GLAAD spotlighted a bevy of celebrities who chided Cameron for his positions on homosexuality, including a tweet from Rosanne Barr, who suggested Cameron was “an accomplice to murder with his hate speech.”

Cameron said his support for traditional marriage is rooted in faith and thinks it should inform policy decisions: “You either believe marriage and human sexuality are sacred or you do not.”

Cameron jokingly described his faith as “high octane” but said he considers himself part of the evangelical Christian tradition. He said he goes to a small nondenominational community church near his home in California, though his publicist later clarified that he is not a member of the church, whose name he would not disclose because of privacy and security concerns.

Cameron said he was caught off guard by the controversy around his comments.

“It is my goal to love everyone. I hate no one,” he said. “Regardless of their race, religion, their proclivities, the desire of their heart and how they want to live their life and the decisions that they make. I can even respect people’s decisions and lifestyle choices just as I hope they have the courtesy to respect my decisions and my choices.”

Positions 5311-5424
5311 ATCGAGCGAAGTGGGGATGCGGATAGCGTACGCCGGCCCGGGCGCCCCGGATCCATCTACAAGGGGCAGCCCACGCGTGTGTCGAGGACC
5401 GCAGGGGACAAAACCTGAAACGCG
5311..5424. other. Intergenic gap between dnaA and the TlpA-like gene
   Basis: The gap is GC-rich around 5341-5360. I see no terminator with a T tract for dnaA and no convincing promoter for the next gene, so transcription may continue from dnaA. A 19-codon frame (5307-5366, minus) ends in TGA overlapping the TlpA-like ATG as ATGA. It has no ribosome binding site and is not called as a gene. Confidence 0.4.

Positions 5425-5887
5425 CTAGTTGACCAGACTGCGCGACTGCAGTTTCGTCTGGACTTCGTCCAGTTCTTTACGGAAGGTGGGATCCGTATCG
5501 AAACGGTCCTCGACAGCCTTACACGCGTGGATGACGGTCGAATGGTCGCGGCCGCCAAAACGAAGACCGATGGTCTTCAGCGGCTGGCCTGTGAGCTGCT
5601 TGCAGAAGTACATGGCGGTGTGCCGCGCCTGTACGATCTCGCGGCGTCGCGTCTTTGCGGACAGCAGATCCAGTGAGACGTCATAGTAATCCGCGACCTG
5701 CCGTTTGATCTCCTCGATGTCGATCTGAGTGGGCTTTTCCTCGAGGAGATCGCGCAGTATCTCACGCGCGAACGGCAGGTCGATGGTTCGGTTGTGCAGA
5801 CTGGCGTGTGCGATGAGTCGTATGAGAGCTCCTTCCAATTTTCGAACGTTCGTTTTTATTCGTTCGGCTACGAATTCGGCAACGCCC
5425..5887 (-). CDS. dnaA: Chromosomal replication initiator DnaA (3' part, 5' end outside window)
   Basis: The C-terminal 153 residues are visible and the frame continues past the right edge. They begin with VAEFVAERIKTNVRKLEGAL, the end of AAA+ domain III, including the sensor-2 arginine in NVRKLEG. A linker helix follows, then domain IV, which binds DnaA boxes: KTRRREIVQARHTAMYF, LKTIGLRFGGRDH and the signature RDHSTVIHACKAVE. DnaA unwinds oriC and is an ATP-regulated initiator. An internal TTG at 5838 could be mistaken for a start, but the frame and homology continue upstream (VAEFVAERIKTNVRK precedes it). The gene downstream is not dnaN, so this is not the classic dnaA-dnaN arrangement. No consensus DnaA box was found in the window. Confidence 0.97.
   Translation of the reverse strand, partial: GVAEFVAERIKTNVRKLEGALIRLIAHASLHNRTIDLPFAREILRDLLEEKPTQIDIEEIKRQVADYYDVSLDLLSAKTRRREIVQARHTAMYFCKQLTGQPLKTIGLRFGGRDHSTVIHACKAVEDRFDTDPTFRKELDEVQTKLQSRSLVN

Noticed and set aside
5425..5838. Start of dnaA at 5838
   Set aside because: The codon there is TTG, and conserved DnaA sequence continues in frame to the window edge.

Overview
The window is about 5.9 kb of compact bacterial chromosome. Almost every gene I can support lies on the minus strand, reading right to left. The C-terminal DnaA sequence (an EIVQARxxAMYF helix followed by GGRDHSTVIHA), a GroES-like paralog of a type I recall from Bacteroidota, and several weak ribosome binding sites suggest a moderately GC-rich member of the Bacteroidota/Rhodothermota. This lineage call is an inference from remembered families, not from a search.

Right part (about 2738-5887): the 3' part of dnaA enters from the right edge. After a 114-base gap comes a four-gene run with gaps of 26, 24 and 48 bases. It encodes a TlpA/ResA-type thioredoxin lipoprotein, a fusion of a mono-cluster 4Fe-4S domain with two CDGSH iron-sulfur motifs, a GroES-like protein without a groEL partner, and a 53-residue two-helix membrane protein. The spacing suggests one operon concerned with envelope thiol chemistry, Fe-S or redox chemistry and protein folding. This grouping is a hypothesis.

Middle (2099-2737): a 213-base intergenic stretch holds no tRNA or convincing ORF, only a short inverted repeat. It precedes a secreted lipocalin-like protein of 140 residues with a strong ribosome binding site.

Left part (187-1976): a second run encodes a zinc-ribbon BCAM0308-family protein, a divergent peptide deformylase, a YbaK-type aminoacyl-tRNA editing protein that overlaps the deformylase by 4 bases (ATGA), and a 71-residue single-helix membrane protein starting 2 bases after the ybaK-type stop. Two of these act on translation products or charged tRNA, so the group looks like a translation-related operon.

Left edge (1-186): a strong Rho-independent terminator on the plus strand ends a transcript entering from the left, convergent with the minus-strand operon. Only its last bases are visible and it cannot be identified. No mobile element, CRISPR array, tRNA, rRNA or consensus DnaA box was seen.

- CNN Belief Blog Co-Editor

Filed under: Belief • Christianity • Church and state • Religious liberty

soundoff (2,339 Responses)
  1. Priest

    "They are called 'Growing Pains' Billy, just go sit on this ice pack for a while and they'll go away..."

    April 17, 2012 at 3:23 am |
  2. fredeferg

    The irony is that the once Grand Ol' Party of intellectuals like William F. Buckley has become little more than a small mob of ignorant bigots and Evangelical Taliban who will never accept Mitt Romney because of his Mormon faith. I guess you reap what you sow. I look forward to keeping Americans precious freedoms and liberties out of the grips of the Republicans.

    April 17, 2012 at 3:12 am |
    • fredeferg

      Translated , I look forward to keeping my version of precious freedoms and liberties out of the grips of the Republicans and destroying religious freedom so we can instill our own fascist beleifs on everyone else.

      April 17, 2012 at 3:34 am |
    • sam stone

      fredeferg: i agree totally. buckley did not care for these blowhards, even though he was quite religious himself